1. Mix ingredients (A) except butter with a dough hook until everything form into a dough. Add in the butter and continue the kneading process until a smooth dough.

  2. Let it proof for 60 minutes while you prepare ingredients (B) and (C). Fry the onion until soften and the bacon until crisp and golden brown then set aside to cool. Cut the cheddar cheese in small cubes about 1cm. Mix all the prepared ingredients (B) together and divide into 7 portions. Mix ingredients (C) in another small bowl except the extra virgin olive oil.

  3. Divide the dough into seven portions and fill each dough with mixture (B) and shape them into small ball. Let them rest for 10 minutes.

  4. Roll out each doughs into an oval shape and cut a few strips on the flatten doughs. Brush the dough with the extra virgin olive oil and sprinkle over some ingredient (C).

  5. Proof for about 20 minutes and bake at 200C preheated oven for about 15 to 20 minutes. Enjoy!
PS: The crust of Fougasse will turn soft the next day. To get a crusty crust, reheat it in the oven at about 150C for less than 5 minutes.

Wednesday, August 25, 2010

Sweet Sevai (Rice Noodles flavored with jaggery and coconut)

Sevai - A type of rice noodles,  is a light tiffin/snack item flavored with lemon, coconut or jaggery.  Today I am posting the sweet version using jaggery.

Serves 4
Instant Rice Noodles - 200 grams
Coconut - 1/2 cup
Jaggery - 3/4 cup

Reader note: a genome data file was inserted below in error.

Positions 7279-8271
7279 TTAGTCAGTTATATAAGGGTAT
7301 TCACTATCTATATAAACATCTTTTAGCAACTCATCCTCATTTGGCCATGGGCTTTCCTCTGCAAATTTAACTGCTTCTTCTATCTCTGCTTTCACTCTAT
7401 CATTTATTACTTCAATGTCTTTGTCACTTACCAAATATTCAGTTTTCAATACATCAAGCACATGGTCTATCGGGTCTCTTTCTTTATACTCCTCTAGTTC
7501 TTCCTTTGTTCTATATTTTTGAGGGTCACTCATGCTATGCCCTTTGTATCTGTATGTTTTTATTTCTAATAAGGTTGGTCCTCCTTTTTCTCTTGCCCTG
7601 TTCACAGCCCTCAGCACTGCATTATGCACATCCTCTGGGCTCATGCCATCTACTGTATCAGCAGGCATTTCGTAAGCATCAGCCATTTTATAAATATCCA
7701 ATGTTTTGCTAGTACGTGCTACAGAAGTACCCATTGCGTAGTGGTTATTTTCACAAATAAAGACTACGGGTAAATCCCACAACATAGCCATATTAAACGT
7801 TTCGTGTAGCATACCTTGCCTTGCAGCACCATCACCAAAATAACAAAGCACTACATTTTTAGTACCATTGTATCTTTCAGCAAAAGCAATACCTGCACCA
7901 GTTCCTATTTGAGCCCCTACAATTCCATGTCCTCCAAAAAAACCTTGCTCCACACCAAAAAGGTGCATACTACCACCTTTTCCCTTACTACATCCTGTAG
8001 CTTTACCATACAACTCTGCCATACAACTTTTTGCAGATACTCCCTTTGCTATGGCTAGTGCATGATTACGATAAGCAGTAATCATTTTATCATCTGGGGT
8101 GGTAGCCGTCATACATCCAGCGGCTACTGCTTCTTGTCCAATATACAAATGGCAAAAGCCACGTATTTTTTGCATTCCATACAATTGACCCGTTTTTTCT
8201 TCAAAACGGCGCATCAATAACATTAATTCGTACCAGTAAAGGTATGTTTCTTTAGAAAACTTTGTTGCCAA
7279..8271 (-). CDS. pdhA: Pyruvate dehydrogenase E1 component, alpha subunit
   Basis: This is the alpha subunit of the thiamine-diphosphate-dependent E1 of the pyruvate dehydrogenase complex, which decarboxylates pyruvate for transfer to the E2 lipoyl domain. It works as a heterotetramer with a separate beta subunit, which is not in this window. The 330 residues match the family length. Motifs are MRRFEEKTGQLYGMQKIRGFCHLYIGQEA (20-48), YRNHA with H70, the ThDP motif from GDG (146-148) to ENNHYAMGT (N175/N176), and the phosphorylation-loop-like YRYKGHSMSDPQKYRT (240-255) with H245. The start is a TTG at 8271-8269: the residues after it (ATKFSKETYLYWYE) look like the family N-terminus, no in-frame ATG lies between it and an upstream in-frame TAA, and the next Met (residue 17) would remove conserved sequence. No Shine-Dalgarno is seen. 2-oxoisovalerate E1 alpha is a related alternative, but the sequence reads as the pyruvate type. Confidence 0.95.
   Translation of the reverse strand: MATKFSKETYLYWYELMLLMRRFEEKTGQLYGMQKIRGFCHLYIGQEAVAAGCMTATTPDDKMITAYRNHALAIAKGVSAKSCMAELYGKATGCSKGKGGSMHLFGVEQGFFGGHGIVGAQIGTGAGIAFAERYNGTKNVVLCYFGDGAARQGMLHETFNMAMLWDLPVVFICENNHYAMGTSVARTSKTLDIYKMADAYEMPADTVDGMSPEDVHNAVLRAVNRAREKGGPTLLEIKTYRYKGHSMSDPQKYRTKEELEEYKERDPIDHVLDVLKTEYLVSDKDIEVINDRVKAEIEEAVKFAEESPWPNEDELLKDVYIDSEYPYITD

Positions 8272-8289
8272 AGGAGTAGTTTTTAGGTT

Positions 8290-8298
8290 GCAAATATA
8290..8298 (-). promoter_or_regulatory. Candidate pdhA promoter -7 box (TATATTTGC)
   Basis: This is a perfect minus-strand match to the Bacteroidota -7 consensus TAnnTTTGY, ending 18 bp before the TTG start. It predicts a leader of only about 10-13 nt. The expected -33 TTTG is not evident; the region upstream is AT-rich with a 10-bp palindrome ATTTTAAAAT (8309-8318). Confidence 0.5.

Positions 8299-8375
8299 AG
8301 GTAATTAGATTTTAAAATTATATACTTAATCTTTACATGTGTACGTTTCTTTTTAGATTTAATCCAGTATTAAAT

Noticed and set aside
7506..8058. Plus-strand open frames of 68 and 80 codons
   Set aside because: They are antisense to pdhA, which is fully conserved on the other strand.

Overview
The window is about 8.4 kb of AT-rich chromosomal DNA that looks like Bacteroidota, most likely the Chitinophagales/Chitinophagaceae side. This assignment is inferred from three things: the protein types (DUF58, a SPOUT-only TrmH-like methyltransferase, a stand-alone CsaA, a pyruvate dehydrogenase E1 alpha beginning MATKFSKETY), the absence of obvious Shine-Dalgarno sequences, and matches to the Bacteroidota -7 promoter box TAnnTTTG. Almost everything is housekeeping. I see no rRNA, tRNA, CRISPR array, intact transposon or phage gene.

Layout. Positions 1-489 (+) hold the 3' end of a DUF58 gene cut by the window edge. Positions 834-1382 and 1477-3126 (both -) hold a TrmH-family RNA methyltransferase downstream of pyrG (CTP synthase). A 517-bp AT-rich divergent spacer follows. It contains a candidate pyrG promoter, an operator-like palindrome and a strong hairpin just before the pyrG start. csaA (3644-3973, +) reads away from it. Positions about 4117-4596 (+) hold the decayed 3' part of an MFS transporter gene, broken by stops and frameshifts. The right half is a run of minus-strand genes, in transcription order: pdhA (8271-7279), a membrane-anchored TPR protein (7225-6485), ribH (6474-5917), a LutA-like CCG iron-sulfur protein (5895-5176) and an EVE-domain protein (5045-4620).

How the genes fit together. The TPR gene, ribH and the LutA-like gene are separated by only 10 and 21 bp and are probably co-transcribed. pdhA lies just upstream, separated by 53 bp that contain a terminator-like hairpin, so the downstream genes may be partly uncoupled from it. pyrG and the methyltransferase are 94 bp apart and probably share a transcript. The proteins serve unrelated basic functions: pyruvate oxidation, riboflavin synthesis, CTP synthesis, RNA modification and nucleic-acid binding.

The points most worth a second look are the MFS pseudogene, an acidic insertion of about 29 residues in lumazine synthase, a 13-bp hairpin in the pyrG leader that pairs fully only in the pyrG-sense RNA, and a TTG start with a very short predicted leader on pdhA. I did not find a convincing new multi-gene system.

Cardamom - 1/4 tsp
Ghee - 1 tsp
Cashews - a handful
Raisins (optional) - 2 tsp

Immerse rice noodles in boiling hot water for 2 minutes and drain.
In another pan, roast cashews and raisins and set aside. In the same pan, fry coconut till it turns light golden brown.
Mix jaggery with 1/4 cup water and cardamom. Heat the mixture till jaggery dissolves in water and starts to thicken. It will take about 5 minutes. Filter the jaggery water to remove any stones.
Now mix the rice noodles, coconut, jaggery syrup and cashews and toss well.
Serve warm.

My close friend, Sharmi insisted that I should send some snack item for her event. I thought I will send this recipe.

BTUs and Your Air Conditioner

A British Thermal Unit -- or BTU -- is the measure of an air conditioner’s power output and cooling capability. Normal BTU range for most air conditioners goes from around 5000 for a small window unit to 30,000 or more for a central AC system. BTU output is directly related to the size and cost of a unit—lower BTU means less power and lower cost, higher BTU means more power and higher cost. When you’re shopping for a new air conditioner, pay special attention to BTU because this is the best indicator of whether the unit is powerful enough to meet your needs.

What is a BTU?
If you’re talking about air conditioners, BTU describes the power capacity of a specific unit. Generally, BTU output corresponds to the size of the space an AC can cool—a unit with more BTU can cool a larger room. About 20 BTUs are needed for each square foot of space in a room or home. Other things to consider are the height of ceilings, size and number of windows, and amount of insulation.

Still, BTU is a fairly accurate indicator of cooling capability, though it usually makes sense to adjust down. For example, if your living room is 10 feet by 15 feet and has a total area of 150 square feet, you’d multiply that by 20 BTUs to get 3000. Therefore, you’d need an air conditioner with at least 3000 BTUs to effectively cool your living room. However, when you take into account the other factors that impact the space—like cathedral ceilings, large windows, or an unusually warm climate—you may find that 3000 BTUs are not enough to keep you cool. In that case, it’s obviously best to choose a unit with higher BTU.

BTU Range